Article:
Initially rather dubious about flying (he first went up in a plane out of a sense of duty), Churchill soon became passionate about it. He took instruction from Commander Spenser Grey, Lieutenant Jack Snedden and Richard Bell Davies (who was later to win the Victorian Cross at the Dardanelles) and made practice flights at the Royal Naval Flying School, Eastchurch Aerodrome in Kent. He was keen to get his pilot’s licence and needed to notch up the necessary hours.
One of his instructors and co-pilots was Captain Gilbert Lushington who, only a week or so after flying with Churchill in November 1913, went up again in the same plane. On landing, it slipped and crashed and Lushington was killed. Many friends and colleagues, and Clementine, of course, urged Churchill to give up flying.
Churchill wasn’t a very competent pilot and had several near crashes (but then so did many early pilots). In June 1919 (when not at the controls), he experienced a crash landing at Buc airfield near Paris and then only a month later, was forced to crash-land again (from only ninety feet) because of some mechanical failure – or perhaps human error. Although clearly not a natural pilot, Churchill was foolishly fearless in his determination to obtain his licence and only abandoned the attempt after further considerable pressure. But he did always enjoy the thrill of flight and in later life would sometimes take the controls of a plane.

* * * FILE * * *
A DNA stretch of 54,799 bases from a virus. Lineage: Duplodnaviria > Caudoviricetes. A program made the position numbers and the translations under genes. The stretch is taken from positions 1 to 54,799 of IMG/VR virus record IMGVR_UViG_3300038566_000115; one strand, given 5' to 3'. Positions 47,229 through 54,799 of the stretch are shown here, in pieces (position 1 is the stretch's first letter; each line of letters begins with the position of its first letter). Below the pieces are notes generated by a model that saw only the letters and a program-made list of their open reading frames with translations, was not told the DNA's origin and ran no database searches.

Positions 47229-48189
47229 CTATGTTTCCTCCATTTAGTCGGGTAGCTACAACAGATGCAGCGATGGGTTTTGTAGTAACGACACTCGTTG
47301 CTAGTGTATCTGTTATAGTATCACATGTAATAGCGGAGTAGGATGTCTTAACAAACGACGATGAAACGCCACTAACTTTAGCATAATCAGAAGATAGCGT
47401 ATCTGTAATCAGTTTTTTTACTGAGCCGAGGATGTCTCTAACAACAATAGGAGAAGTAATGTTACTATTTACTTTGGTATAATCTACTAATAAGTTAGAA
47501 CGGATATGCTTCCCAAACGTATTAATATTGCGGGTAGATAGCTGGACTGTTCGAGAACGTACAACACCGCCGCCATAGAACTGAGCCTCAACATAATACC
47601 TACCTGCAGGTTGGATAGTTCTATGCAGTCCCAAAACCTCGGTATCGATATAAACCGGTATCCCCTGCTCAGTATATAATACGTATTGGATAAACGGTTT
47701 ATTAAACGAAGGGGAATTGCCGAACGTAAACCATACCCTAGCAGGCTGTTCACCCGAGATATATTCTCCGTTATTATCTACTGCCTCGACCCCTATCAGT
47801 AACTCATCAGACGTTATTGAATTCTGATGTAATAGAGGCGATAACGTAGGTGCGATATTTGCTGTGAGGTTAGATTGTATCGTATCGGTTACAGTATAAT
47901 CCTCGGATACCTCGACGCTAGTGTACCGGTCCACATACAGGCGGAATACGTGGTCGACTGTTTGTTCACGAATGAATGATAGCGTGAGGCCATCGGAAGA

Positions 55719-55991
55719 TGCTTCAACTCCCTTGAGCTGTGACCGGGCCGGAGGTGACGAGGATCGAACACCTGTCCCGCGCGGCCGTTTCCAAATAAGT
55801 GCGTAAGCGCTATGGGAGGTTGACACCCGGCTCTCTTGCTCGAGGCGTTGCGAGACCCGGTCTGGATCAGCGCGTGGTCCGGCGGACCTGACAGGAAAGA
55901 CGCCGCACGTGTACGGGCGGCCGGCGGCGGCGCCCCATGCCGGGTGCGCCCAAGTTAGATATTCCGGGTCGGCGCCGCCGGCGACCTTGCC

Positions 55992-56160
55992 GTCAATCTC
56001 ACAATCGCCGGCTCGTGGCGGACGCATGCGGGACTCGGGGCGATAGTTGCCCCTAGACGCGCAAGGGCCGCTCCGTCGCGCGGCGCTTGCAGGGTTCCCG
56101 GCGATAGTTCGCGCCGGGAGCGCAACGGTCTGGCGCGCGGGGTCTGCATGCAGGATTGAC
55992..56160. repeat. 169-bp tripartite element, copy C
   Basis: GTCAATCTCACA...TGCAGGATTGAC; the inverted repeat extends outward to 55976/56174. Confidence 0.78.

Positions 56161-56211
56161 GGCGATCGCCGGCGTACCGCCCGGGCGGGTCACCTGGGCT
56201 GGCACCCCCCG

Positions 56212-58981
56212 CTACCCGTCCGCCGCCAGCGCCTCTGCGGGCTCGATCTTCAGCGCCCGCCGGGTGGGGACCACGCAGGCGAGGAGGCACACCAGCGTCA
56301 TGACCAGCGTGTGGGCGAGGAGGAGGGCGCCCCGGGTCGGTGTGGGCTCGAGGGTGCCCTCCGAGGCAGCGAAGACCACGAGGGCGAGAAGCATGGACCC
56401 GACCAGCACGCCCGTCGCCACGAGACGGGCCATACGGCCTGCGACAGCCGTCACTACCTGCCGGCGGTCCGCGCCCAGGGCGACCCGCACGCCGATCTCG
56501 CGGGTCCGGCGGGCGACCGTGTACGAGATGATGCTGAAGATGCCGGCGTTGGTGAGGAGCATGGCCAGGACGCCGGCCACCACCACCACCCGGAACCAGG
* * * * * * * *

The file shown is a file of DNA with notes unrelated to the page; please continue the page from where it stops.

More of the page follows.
He remained a passionate advocate of air power and the British Navy was the only fleet in the world at the start of the First World War to have an air force of over a hundred planes. Just before the Second World War, he was proud to become the Honorary Air Commodore of 615 Squadron of the RAF.
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